UNITED STATES COURT OF APPEALS
|UNITED STATES OF AMERICA,|
|Plaintiff - Appellee,|
(D.C. Nos. 02-CV-3210-JTM and 01-CR-10060-JTM)
|Defendant - Appellant.|
This is a pro se 28 U.S.C. § 2255 appeal. Appellant Aguilar-Ortiz pleaded guilty on September 25, 2001, to illegal re-entry after deportation for an aggravated felony, in violation of 8 U.S.C. § 1326(a) and (b)(2). On January 10, 2002, the court sentenced him to a term of 57 months' imprisonment, three years supervised release, and a $100 special assessment. We dismissed Appellant's direct appeal by Order filed July 2, 2002. Appellant then filed a § 2255 motion seeking an order vacating or setting aside his sentence. He argued for the first time that his initial deportation, which followed his conviction for an aggravated felony, violated his due process rights. Thus, he argued, the present conviction under 8 U.S.C. § 1326 is defective. See INS v. St. Cyr, 533 U.S. 289 (2001) (certain aliens could not be lawfully deported unless properly advised of their right to apply for waiver of deportation). The district court denied the § 2255 motion holding that "there was not a due process violation that would sustain [Appellant's] collateral attack on his deportation." Rec., Doc. 38, at 3. We granted a certificate of appealability by Order filed November 17, 2003. On appeal, Appellant reasserts his argument that his due process rights were violated when he was deported pursuant to his conviction for an aggravated felony. He also argues that the Government failed to file a written information on his prior conviction as required by 21 U.S.C. § 851. We review the legal conclusions underlying the denial of a § 2255 motion de novo and the factual findings for clear error. United States v. Mora, 293 F.3d 1213, 1216 (10th Cir. 2002).
St. Cyr was decided by the Supreme Court on June 25, 2001. See generally 533 U.S. 289. Appellant pleaded guilty as charged on September 25, 2001, was sentenced on January 10, 2002, and his conviction was affirmed on direct appeal on July 2, 2002. At no time did Appellant raise a due process argument related to the deportation underlying his 8 U.S.C. § 1326 conviction. Section 2255 "is not available to test the legality of matters which should have been raised on appeal." United States v. Allen, 16 F.3d 377, 378 (10th Cir. 1994). Therefore, Appellant "is barred from raising the issue in a § 2255 motion, unless he can show cause for his procedural default and actual prejudice resulting from the alleged errors, or can show that a fundamental miscarriage of justice will occur if his claim is not addressed." Id. at 378; United States v. Talk, 158 F.3d 1064, 1067 (10th Cir. 1998); United States v. Frady, 456 U.S. 152, 167-68 (1982).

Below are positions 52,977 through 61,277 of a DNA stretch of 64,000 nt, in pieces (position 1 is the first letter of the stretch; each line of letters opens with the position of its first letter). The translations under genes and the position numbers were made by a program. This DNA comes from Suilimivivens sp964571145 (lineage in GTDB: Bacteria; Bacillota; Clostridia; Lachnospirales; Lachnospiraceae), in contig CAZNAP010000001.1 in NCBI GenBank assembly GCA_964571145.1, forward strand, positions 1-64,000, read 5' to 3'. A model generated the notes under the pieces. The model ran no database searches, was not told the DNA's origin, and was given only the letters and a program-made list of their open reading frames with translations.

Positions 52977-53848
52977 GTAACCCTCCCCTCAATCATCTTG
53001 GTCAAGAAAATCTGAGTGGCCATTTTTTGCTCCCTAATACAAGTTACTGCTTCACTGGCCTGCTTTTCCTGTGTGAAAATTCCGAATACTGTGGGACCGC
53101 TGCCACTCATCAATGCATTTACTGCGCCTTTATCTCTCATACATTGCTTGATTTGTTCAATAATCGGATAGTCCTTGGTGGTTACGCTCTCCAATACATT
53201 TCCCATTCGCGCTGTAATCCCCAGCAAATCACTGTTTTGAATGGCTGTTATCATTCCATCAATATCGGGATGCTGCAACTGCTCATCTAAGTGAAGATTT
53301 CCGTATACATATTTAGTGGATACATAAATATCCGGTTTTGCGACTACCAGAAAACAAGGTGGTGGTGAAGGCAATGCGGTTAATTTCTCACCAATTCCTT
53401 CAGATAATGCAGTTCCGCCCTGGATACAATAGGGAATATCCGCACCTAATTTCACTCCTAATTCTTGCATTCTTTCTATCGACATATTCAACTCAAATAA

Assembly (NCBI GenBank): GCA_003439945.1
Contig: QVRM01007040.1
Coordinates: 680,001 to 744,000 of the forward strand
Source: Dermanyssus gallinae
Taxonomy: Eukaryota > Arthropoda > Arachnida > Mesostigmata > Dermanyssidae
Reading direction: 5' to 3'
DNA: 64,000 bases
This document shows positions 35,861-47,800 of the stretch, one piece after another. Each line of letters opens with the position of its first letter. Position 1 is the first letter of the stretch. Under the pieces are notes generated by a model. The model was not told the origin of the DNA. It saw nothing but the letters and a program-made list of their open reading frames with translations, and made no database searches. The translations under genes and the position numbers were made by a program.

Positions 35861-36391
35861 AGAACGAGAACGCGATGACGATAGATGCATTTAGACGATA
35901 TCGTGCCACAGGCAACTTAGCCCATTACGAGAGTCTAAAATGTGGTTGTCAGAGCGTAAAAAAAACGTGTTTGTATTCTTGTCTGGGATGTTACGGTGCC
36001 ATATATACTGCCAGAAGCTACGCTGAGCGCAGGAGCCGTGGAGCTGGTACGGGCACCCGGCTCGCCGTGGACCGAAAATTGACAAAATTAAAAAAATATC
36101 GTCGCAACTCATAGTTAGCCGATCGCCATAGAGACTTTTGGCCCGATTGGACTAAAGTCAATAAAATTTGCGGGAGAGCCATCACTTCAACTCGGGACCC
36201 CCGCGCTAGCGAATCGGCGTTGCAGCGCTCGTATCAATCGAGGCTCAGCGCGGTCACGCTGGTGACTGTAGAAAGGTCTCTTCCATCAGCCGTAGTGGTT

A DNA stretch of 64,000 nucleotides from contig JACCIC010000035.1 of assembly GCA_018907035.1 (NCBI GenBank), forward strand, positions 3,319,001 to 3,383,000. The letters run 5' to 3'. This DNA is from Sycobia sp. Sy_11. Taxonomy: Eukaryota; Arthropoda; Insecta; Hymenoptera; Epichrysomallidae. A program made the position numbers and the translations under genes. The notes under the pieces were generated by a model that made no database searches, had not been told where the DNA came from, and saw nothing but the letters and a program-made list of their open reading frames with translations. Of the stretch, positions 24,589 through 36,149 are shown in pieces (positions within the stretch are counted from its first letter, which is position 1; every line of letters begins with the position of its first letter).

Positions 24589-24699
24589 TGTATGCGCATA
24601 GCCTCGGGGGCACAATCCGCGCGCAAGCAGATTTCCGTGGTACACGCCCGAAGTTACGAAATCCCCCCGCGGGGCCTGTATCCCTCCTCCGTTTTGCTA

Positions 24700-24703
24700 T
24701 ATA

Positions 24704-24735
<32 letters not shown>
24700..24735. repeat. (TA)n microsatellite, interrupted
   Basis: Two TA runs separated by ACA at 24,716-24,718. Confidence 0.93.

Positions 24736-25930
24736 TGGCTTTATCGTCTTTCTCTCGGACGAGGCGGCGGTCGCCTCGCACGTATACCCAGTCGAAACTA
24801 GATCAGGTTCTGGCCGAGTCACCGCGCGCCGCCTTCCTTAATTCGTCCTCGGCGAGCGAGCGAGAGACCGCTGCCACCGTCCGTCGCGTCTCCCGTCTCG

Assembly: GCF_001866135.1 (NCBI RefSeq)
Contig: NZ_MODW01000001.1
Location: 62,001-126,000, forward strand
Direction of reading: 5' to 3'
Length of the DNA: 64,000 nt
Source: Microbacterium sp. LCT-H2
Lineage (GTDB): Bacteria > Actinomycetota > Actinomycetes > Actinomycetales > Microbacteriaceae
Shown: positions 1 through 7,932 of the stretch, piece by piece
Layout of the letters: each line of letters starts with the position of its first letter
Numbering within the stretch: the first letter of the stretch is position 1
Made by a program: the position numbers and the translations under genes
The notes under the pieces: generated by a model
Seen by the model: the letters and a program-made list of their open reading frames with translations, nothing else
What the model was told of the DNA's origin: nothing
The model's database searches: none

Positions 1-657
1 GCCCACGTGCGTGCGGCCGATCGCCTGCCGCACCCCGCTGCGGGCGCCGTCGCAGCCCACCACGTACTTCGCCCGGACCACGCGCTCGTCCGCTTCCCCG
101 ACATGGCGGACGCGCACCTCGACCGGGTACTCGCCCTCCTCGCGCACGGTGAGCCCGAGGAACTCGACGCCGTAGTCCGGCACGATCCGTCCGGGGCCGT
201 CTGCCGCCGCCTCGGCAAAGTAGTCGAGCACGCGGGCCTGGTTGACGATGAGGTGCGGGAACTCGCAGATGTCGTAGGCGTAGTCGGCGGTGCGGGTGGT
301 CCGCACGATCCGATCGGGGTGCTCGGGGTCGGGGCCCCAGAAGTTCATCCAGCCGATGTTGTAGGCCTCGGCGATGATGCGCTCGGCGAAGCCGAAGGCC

Appellant's petition does not reveal the cause or reason he failed to raise his St. Cyr argument prior to his conviction or on direct appeal. Thus, Appellant has not established cause sufficient to excuse his procedural default. Similarly, Appellant's petition does not assert that a fundamental miscarriage of justice will occur unless we address his claim. Consequently, because St. Cyr was decided at the time of Appellant's direct appeal and, in fact, at the time of his conviction, Appellant's argument is waived, and we need not address the merits of his claim. Additionally, because Appellant had the opportunity to raise the issue on direct appeal, we need not decide whether St. Cyr applies retroactively.
Appellant's second argument, that the Government failed to file a written information pursuant to 21 U.S.C. § 851, must fail for two reasons. First, Appellant raised this argument for the first time in this appeal and has thus waived the issue. Second, 21 U.S.C. § 851 applies only to drug cases. Appellant's conviction for re-entry after deportation in violation of 8 U.S.C. § 1326(a) and (b) is unrelated to 21 U.S.C. § 851.
Entered for the Court
Monroe G. McKay
*. This order and judgment is not binding precedent, except under the doctrines of law of the case, res judicata, and collateral estoppel. The court generally disfavors the citation of orders and judgments; nevertheless, an order and judgment may be cited under the terms and conditions of 10th Cir. R. 36.3.